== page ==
You're dreaming. If you looked at a 2-3/4" slug with a rolled crimp after it wa shot you would see that the amount of shell length required to make a rolled crimp is the same as the amount of shell length required to make a star crimp. If you don't believe me take a new 2-3/4 shell of each type and put them side by side. They will be the same length. Now take both shells, shoot them and again put them side by side. You will see that a finished 3" shell from a 2-3/4" hull is impossible using data for 3" hulls. The casing is just not long enough.
Hey shantybuilder -
Sorry, I wasn't specific enough with my question. I'm not looking at loading slugs, but birdshot, with an overshot card held by a roll crimp. If I put a fold-crimped unfired 3" shell next to a new empty 2 3/4", it looks like there's enough there to do the roll crimp.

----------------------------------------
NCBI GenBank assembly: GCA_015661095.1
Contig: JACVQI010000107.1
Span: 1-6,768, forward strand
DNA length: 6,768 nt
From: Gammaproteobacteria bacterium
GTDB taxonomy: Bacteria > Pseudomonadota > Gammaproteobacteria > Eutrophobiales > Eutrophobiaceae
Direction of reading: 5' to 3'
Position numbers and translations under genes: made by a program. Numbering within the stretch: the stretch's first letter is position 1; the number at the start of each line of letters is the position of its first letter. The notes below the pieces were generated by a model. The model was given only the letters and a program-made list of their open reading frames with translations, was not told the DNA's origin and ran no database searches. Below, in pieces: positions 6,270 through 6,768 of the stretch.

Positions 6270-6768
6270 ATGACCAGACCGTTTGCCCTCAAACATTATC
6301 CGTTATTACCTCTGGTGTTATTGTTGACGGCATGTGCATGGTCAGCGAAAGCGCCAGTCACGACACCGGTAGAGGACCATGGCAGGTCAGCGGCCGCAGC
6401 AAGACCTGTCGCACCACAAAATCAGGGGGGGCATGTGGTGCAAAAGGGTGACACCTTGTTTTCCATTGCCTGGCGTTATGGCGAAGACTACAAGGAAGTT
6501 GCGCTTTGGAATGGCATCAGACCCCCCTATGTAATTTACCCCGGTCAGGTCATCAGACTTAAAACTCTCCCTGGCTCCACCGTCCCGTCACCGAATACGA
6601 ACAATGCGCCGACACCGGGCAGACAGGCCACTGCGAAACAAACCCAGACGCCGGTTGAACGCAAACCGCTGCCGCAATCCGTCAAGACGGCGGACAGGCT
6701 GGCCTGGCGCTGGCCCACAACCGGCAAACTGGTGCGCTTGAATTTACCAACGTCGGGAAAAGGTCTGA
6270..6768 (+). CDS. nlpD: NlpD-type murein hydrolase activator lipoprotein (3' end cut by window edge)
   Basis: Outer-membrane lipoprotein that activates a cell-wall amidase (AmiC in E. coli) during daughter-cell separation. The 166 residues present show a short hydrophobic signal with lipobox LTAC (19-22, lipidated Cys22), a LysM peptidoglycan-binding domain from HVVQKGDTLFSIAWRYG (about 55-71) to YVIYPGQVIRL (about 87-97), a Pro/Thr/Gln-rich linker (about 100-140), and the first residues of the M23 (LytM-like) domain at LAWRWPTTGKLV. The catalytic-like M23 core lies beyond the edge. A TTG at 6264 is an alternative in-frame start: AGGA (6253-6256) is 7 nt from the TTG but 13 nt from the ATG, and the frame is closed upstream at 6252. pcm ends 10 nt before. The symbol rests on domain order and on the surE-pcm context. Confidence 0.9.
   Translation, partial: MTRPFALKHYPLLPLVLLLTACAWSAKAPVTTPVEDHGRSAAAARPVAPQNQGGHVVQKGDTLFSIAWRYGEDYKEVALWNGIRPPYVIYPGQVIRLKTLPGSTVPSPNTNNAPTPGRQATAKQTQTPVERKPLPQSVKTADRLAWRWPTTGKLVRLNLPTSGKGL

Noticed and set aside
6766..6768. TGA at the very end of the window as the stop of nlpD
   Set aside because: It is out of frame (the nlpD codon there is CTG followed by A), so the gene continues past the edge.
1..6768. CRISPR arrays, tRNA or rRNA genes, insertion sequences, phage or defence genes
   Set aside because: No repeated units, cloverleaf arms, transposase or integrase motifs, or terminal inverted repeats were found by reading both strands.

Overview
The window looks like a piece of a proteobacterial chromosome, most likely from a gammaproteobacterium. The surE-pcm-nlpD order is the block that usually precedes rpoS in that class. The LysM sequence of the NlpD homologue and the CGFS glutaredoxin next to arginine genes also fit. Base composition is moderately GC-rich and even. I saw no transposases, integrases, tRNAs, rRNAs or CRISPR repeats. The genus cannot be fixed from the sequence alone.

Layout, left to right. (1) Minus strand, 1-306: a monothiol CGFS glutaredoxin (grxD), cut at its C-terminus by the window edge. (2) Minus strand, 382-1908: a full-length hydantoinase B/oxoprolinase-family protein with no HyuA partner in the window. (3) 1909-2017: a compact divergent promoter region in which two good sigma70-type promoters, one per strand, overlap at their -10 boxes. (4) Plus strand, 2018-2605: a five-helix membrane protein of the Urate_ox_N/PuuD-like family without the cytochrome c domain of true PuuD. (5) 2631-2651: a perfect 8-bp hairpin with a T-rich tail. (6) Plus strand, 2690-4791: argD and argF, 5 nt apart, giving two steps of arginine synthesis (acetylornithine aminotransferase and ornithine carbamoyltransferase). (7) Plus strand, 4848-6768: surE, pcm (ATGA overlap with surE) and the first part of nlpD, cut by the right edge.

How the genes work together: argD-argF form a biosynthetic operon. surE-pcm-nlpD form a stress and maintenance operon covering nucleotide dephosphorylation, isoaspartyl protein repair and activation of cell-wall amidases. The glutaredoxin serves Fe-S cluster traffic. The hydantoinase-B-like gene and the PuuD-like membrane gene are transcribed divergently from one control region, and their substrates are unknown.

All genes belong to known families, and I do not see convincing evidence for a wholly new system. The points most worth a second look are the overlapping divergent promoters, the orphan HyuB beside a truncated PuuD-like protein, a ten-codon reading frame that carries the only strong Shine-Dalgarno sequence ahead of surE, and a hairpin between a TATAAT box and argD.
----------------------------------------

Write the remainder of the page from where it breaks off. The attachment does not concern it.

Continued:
It depends on how much shot weight you are going to try and put in the 2 3/4 in. shell. If it is a lead shell you can put 1 1/2 oz. safely in one now (12 Gauge). I've seen some reloading recipes where an Activ hull was used to load 1 5/8 oz of shot for turkeys.
I've heard of some guys trying this procedure with steel shot. But I would not recomend it.
If you try to stuff a 3 inch load into a smaller shell ( 2 3/4 in.)the pressure would increase to point where it might not be safe to shoot.
I recently purchased some 20 gauge loads with 1 5/16 oz of lead in a 3 inch shell but all my manuals only go to 1 1/4 oz.
I suspect what you are contemplating is packing the 3" load into a 2-3/4" casing by shortening the wad column. The answer is NO, you cannot do it "safely". Internal case capacity is the reason. The 3" recipes are designed for the much more spacious 3" case. Stuffing a 3" recipe in the MUCH SMALLER 2-3/4" case will absolutely create excessive pressures. Can you do it and live to tell about it? Probably. But, then again, maybe not!
Well now.....I'm not sure where some of the answers here got their data from? First let's go back to when the 3" shell came out. At that time the hulls being made had a high rolled paper basewad.